The Green Odyssey

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First edition. Cover art by Richard M. Powers.

The Green Odyssey is an American science fiction novel written by Philip José Farmer. It was Farmer's first book-length publication, originally released by Ballantine in 1957. Unlike Farmer's most prolific earlier short story work, this book contains no sexual themes, though his next book Flesh returned to these motifs. The novel also appeared in the back ground of the first episode of The Twilight Zone.[citation needed]

Plot summary[edit]

The Green Odyssey is an adventure story, involving an astronaut named Alan Green stranded on a primitive planet, where he is claimed as a gigolo by a duchess and is married to a slave woman. Upon hearing of two other stranded astronauts, he escapes from the duchess, and sets sail to find them. However, because of the peculiar geography of the planet, there is a vast expansive plain, instead of an ocean to cross. Green uses a ship equipped with large rolling pin-like wheels along the bottom to traverse the plains of this world.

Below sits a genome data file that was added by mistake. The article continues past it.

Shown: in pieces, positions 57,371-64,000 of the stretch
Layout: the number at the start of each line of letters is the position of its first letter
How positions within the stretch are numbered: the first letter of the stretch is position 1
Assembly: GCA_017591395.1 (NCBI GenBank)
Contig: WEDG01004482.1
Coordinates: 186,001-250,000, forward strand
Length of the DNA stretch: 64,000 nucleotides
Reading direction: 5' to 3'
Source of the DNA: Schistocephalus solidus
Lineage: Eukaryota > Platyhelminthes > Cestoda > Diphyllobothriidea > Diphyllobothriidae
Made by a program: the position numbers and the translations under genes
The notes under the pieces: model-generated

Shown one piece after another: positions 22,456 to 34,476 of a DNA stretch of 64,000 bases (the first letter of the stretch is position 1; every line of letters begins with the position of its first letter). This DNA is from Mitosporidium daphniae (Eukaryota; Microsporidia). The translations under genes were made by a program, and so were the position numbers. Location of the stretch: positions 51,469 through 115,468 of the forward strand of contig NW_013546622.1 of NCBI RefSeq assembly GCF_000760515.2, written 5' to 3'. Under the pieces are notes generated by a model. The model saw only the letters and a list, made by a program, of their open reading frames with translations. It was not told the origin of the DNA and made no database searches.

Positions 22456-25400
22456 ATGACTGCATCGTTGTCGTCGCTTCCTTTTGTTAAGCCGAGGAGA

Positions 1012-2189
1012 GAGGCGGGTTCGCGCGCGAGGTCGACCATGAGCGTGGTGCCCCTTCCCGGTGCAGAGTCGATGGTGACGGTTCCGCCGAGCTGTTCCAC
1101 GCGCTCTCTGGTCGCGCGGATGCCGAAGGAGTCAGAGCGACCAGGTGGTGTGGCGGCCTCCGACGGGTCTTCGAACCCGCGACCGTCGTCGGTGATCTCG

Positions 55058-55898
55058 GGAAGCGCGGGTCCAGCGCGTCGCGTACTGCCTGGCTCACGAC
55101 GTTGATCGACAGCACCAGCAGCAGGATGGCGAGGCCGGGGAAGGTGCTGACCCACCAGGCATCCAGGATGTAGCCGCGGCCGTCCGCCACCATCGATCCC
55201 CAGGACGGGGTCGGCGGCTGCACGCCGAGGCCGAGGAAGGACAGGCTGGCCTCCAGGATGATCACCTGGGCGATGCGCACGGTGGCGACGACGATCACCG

After his escape from the duchess he is followed by his slave woman wife and her children (one is his). There follow several fairly standard adventure plots with cannibals, pirates, floating islands (that turn out to be giant lawnmowers), and the deus ex machina, a female black cat named Lady Luck.

Reaction and analysis[edit]

Floyd C. Gale wrote that The Green Odyssey seemed "a routine space opera" and that Farmer "almost makes a mishmash of the ending, but doesn't".[1] Other reviews were also mixed. Many were disappointed by this new work after Farmer's widely praised "The Lovers". While that story was almost universally regarded as unique and excellently written, The Green Odyssey was frequently criticised for being clichéd and generic. For instance, author and critic Damon Knight said in the November 1957 issue of Infinity that the book was a "pastel pastiche, superficial and generic, of Tarzan, Conan [...] and heaven knows what else". However, in hindsight, The Green Odyssey was perhaps a deliberate pastiche of pulp novels, similar to Farmer's later A Feast Unknown and, to a lesser extent, his fictional biographies Tarzan Alive and Doc Savage: His Apocalyptic Life.


  1. ^ Gale, Floyd C. (January 1958). "Galaxy's 5 Star Shelf". Galaxy. pp. 104–107. Retrieved 13 June 2014.

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